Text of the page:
Hamilton’s fateful endorsement was no mere political betrayal. Despite the fact that it ended in a duel, it wasn’t personal, either. Historical records suggest that Hamilton detested both Burr and Jefferson. Instead, it was a deeply principled action that boils down to something I hope contemporary politicians who gush over Hamilton have noticed: country over party. After decades of close collaboration with Burr, Hamilton decided Burr’s ambition was so insatiable and his allegiances so malleable that his fellow Federalist posed more of a risk to the infant nation than the Federalists’ worst enemy: Thomas Jefferson. As Miranda has Hamilton sing in The Election of 1800, “I have never agreed with Jefferson once; We have fought on like seventy-five diff’rent fronts; But when all is said and all is done, Jefferson has beliefs. Burr has none.”
On the morning of the parade, in my flouncy purple Angelica Schuyler dress with “Helpless” blaring in the background, I sent a link to the Mike Pence/Hamilton incident to my boycotting friend. If you don’t believe me, watch it: despite whatever Fox News reported, Brandon Victor Dixon, who spoke directly to Vice President-elect Pence, displays nothing but respect. He even reprimands the audience for booing.
My friend wrote back that very morning to tell me he watched the clip and that he had revised his opinion. He still didn’t understand why the cast felt the need to urge Pence to work on behalf of all Americans, or to inform him that Trump’s campaign rhetoric had made many of them feel unsafe. But he was excited to see the show nonetheless and open to learning more.
I was so impressed by his willingness to revisit an opinion and consider newly discovered facts that I vowed not to retreat to the knee-jerk liberal response. I’m truly trying to understand his point and to internalize his belief that the Trump administration is being unfairly demonized in the press. I agree with my friend that we’ll never move forward if we all stay in our own corners, shouting into the wind about how right we are. In many ways, Alexander Hamilton lost his life in a commitment to value ideas over tribalism. We owe it to our Founding Fathers to do the same.
It’s never a good sign when news of racist incidents on a high school or college campus creates a tiny ripple of celebration. And yet I heard more than one Piedmonter admit to a sigh of relief recently, when the Bay Area focus switched from Piedmont’s troubles to more salacious incidents in Los Gatos. Which was followed shortly thereafter by Harvard’s Facebook atrocities, after which it was hard to even remember anything that happened in our little town.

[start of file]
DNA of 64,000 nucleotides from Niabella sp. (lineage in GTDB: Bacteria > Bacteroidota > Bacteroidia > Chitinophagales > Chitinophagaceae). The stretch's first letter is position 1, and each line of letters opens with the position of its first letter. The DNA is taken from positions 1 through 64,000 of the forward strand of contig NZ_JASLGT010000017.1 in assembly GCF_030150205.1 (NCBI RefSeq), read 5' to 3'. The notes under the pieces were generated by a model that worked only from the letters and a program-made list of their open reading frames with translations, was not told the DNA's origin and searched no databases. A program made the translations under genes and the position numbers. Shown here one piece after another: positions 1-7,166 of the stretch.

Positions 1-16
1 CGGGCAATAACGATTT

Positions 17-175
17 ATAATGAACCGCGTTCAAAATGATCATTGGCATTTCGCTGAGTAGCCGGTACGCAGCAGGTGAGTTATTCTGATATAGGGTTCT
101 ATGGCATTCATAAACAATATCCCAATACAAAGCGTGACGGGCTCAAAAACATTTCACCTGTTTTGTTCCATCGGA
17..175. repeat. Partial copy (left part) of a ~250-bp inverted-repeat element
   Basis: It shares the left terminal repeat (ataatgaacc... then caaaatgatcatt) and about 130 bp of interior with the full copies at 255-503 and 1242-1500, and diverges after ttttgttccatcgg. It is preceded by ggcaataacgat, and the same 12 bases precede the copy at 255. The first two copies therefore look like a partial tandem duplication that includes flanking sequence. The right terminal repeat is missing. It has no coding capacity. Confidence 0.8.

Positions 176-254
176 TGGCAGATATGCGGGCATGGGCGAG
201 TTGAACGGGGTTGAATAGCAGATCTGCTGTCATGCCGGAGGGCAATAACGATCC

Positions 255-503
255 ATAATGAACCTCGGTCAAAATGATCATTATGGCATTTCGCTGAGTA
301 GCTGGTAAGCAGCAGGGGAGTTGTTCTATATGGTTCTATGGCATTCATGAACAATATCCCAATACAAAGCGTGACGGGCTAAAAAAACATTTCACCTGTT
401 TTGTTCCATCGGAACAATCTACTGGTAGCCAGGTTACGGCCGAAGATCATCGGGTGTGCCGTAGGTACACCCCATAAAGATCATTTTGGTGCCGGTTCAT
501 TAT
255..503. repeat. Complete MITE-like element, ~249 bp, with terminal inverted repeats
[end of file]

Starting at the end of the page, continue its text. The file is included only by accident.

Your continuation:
I don’t mean to brag, but for several years in a row my first Piedmont friend (Kathy Kelleher) and I have been gaining international prominence at an emerging endurance sport. We’ve triumphed over teams whose combined age is far less than half of ours and whose training capacity, due to their lack of day jobs, is probably three times as intense. What I’m saying, and again, I hesitate to appear boastful but I swear it’s completely true, is that Kathy and I dominate unsuspecting teams of frat boys.
The sport in question is called ‘Corn Toss’ and it’s one of the rare athletic pursuits that participants (of legal drinking age, of course) can enjoy while holding a beer. You’re in luck, because Kathy and I are prepared to demonstrate how it’s done this Sunday. Just come out to Piedmont Park around noon with your game face on to take part in the 7th annual Bay Area Corn Toss Challenge. We’re taking on all comers and promise to be kind and welcoming to neophytes.
With fake news running roughshod throughout the media, one thing that people of all political stripes agree about is that it has become more difficult – and more critical – to separate what’s true from what is merely rumor. It’s an issue on the national front and even more so on the micro-local level. Piedmont’s recent high school assemblies and the resulting news coverage offered an illuminating example of how slippery ‘facts’ can be.
For anyone who has missed the shocking and disheartening story, PHS and Millennium both held assemblies a few weeks ago to address multiple incidents of racist and anti-Semitic behavior amongst students. Parents from both schools received multiple notifications, and a recent School Board meeting was dominated by questions and concerns from parents and students. The primary emotion expressed seemed to be: what exactly happened?
My birthday is fast approaching and I’m a little horrified by how many people might be made aware of it via Facebook. Remember when the only people who remembered your birthday were your mom and your really good friends? Whether welcomed or dreaded, birthdays are one more reason I love Piedmont. Even in the pre-Facebook Era, this town always provided me with a perfect birthday buddy.
My OG birthday buddy was the incomparable Royanne Gwynn. Royanne (yep – she’s the namesake of one of Mulberry’s most popular sandwiches) lived for birthdays. I’m not sure how she kept track of them, but whatever her system, it was a good one. We moved in down the street from her when our girls were five and two, and she never once let any of their birthdays (or Charlie’s, once he arrived, or Chad’s or mine for that matter) pass by without a bouquet of balloons and a silly candy gift. It took me years of receiving her unrequited bounty to realize that one of the reasons she always remembered my birthday was that it was the same day as hers. Once I finally clued in, I was able to reciprocate, but of course Royanne wasn’t in it for the quid pro quo.